Nazli S. Pearl

tip top

When I was tip
top I thought I felt
like a man but it’s best
not to think of your own death
as a kind of privilege or improvement.
I am not a man. Though I say this more
as a habit of belief than as a fact. I could call
myself something else. When the sky thickens
and the dog snores match the sound of blood purpling
in the vast underbelly of the sky. When the rains batter
and shut long eyelashes over the windowglass.
This time of year when time has accrued like something
to be paid back in minutes and hours and days and everyone has the same thought now
I look nothing like I should. I could call myself something else. I sit so still.

O Allah, O this shit again.
This time of year I am so laden with time, filthy with it, fucked with it. My girly youth sliding off, perfect as an unuttered prayer. This time of year I’m walking higgedly piggedly after it throwing words words words after it beseech beseech beseech after it on my back then hunched forward like an old man after it and it is not funny not funny at all but the trees erupt in wild applause, beat their hands red and gold and right off. And when I yell back do I look thankful I am calling the leaves hands again and I am turning my big dumb face towards the sky and I am opening my big dumb mouth like I want red lips a mouthful of blood. Like I want another kind of prayer. Like I want another mouth full of blood.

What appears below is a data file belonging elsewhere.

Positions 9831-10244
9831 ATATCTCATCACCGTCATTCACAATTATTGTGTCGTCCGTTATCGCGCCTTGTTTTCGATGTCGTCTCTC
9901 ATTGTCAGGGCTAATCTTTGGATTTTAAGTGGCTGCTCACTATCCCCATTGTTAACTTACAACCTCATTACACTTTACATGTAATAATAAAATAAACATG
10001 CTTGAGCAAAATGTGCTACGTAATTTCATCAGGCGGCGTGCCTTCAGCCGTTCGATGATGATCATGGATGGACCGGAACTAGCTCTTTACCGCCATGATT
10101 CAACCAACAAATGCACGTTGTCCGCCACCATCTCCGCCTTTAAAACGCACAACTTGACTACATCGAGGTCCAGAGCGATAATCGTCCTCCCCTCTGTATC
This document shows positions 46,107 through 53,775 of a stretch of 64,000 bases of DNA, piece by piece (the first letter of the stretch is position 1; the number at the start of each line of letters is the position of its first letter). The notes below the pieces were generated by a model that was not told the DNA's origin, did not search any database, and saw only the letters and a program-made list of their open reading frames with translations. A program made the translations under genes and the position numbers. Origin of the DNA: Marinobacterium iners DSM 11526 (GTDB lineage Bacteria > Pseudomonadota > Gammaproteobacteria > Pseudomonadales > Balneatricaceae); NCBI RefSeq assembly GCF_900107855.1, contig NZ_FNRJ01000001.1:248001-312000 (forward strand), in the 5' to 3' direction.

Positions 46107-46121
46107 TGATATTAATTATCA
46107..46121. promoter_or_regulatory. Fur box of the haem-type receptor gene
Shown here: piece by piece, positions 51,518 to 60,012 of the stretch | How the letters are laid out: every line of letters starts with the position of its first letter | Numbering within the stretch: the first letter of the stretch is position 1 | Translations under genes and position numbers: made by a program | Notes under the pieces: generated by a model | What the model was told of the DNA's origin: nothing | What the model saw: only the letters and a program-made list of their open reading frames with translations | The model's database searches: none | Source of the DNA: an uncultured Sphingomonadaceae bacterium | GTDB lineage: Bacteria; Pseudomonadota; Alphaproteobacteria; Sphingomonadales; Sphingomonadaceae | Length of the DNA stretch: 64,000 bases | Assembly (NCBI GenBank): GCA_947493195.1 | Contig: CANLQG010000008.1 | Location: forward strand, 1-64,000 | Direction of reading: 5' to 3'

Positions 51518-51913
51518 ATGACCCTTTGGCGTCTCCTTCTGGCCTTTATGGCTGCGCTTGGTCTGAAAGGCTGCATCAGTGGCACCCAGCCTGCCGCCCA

Nazli S. Pearl is a Muslim-American from the deep south. Her work was recently nominated for a Pushcart Prize by the Fairy Tale Review. She now lives in California.
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    Ernest O. Ògúnyẹmí